Working memory resources

Dans le document The maintenance of cross-domain associations in working memory (Page 124-128)

MEMORY: HYPOTHESIS AND PREDICTIONS

4.2. Hypotheses and predictions

4.2.2. Working memory resources

It is generally agreed upon that attentional resources play a role within the

maintenance of information. According to some theories, attention is the main resource to maintain information (e.g., the embedded process model and the TBRS model) with verbal rehearsal that can make an additional contribution. According to other theories (e.g., the multi-component model), attention plays a subordinate role within maintenance processes.

Attention is nevertheless stated to be necessary to encode information (Allen et al., 2006), to coordinate the double task of maintenance and processing (Logie et al., 1990) or to filter out non-relevant information (Ueno, Allen, et al., 2011; Ueno, Mate, et al., 2011). According to the multi-component model, the main resources implied in maintenance activities still concern the domain-specific resources.

Our goal was to verify two main hypotheses. These concern the involvement of domain-general and domain-specific resources respectively. Regarding domain-general resources, we wanted first of all to verify whether these resources are indeed involved in the maintenance of cross-domain associations. Secondly, we wanted to test whether the

maintenance of cross-domain associations is more dependent on attentional resources than the maintenance of single features. This latter hypothesis was advanced by researchers who claimed that the features of an association were maintained separately and that attention was necessary to keep these features together. Without attention, the associations would fall apart in their constituent features. This conclusion had been suggested both for cross-domain (Elsley & Parmentier, 2009) as well as for within-domain visuo-spatial feature associations (Wheeler & Treisman, 2002). The study by Elsley and Parmentier (2009) is the only study on cross-domain associations investigating this topic. Although their results and interpretation seem plausible, we will in the present research project search for confirmation, because of a rather unexpected result. To recapitulate, their study showed that features presented integrated were maintained integrated when enough attention is available. When attentional availability was decreased due to an additional memory load, this integration seemed to fall apart. In the analysis of the response times, Elsley and Parmentier showed that in the no-load condition, recombined probes were responded to slower than exact probes (see Figure 4.3). This is indeed the typical result observed in case of an integrated maintenance. This difference in reaction time disappeared in the load condition, removing hence any indication of integrated maintenance. However, we have noticed that this disappearance occurs in an unexpected way.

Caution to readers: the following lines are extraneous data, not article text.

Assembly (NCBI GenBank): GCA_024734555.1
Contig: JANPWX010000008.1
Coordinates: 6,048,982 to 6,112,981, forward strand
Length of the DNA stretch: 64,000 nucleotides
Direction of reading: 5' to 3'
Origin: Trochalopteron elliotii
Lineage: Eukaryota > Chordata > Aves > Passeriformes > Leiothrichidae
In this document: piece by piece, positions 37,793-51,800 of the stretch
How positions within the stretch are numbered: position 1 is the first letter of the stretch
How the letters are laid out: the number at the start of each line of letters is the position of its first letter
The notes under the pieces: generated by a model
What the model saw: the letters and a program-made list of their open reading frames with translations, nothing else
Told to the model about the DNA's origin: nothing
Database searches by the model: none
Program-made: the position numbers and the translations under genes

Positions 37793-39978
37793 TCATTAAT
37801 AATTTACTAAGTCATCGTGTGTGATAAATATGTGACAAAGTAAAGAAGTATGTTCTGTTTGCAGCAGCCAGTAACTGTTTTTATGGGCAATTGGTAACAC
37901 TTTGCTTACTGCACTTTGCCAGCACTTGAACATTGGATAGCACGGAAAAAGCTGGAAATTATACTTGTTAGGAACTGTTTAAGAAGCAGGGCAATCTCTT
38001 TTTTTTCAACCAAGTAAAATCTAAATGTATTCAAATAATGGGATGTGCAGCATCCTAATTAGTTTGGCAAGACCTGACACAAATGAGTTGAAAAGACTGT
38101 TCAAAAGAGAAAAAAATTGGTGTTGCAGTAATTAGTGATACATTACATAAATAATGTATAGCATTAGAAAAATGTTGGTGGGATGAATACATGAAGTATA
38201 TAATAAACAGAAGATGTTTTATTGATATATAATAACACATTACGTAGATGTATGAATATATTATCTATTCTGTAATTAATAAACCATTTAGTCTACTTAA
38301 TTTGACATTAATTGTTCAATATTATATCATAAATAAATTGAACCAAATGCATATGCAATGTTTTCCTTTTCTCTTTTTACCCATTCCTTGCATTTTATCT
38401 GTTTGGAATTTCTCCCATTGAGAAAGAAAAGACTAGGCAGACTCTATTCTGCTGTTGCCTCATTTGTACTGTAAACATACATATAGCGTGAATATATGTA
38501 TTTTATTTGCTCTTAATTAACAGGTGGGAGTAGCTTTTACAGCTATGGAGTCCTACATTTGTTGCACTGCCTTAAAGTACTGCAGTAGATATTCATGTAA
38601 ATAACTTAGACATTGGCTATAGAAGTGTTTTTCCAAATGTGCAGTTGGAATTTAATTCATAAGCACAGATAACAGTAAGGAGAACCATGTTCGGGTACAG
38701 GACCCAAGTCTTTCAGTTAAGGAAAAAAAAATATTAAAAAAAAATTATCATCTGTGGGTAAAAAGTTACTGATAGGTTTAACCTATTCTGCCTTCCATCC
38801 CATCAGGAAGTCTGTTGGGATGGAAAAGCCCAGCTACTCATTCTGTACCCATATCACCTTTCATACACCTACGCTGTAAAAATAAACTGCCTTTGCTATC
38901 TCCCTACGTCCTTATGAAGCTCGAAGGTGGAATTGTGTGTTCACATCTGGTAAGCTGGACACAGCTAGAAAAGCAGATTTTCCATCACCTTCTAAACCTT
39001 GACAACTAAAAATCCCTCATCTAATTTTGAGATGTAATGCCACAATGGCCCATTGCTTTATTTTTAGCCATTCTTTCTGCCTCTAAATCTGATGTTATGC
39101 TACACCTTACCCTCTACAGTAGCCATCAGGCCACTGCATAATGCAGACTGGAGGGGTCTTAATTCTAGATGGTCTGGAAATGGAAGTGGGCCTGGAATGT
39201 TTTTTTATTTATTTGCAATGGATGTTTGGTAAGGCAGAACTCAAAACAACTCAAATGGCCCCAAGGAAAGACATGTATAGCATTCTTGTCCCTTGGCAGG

The disappearance of the difference between the exact and recombined probes in the load

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condition is mainly due to a decrease of the response times for recombined probes in the load condition. If the associations fell apart under a load, this would result in longer response times for the exact probes in the load condition. This was apparently not the case. The results of the error scores followed a logical pattern, with the error scores for exact probes increasing in the load condition.

Figure 4.3: Result of the study of Elsley and Parmentier (2009). Intact = Exact probes.

© 2009 Taylor & Francis

The results of this study cannot be interpreted straightforwardly because this is the only study investigating the representations of cross-domain associations while manipulating attentional availability. We are thus obliged to return to the maintenance of within-domain feature associations in search of further evidence. Elsley and Parmentier (2009) described in their paper investigating cross-domain associations a study they executed on within-domain feature associations. They used a similar design as in their study on cross-domain associations to investigate the representations of shape-location and shape-color associations. Just like for cross-domain associations, they found that these associations fell apart under attentional load.

Unfortunately, we have not found any publication related to this study. This is particularly regretful because, first of all, it could give us more information about the pattern of results observed in their study on cross-domain feature associations and, secondly, the study goes at the encounter of the predominant hypothesis that the maintenance of within-domain feature associations does not particularly depend on attentional resources (e.g., Allen et al., 2006;

Johnson et al., 2008; Vergauwe, Langerock, et al., 2014). Evidence favoring this latter hypothesis, but more importantly disfavoring the hypothesis that associations fall apart when less attention is available was provided by Gajewski and Brockmole (2006). They showed that, in a condition with low attentional availability, participants still reported more often either the entire association or nothing, than only one of the features. Nevertheless, one has to be aware that the difference between the just mentioned studies and the studies by Elsley and

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Parmentier (2009) might as well be explained by the intentionality of the binding. The conclusions in the studies of Elsley and Parmentier were based on implicit binding, while other studies denying the particular role of attention were all based on explicit binding of the features. Thus, the assumption about the role of attention within the representation of feature associations requires clearly experimental verification as straightforward evidence is lacking for cross-domain associations.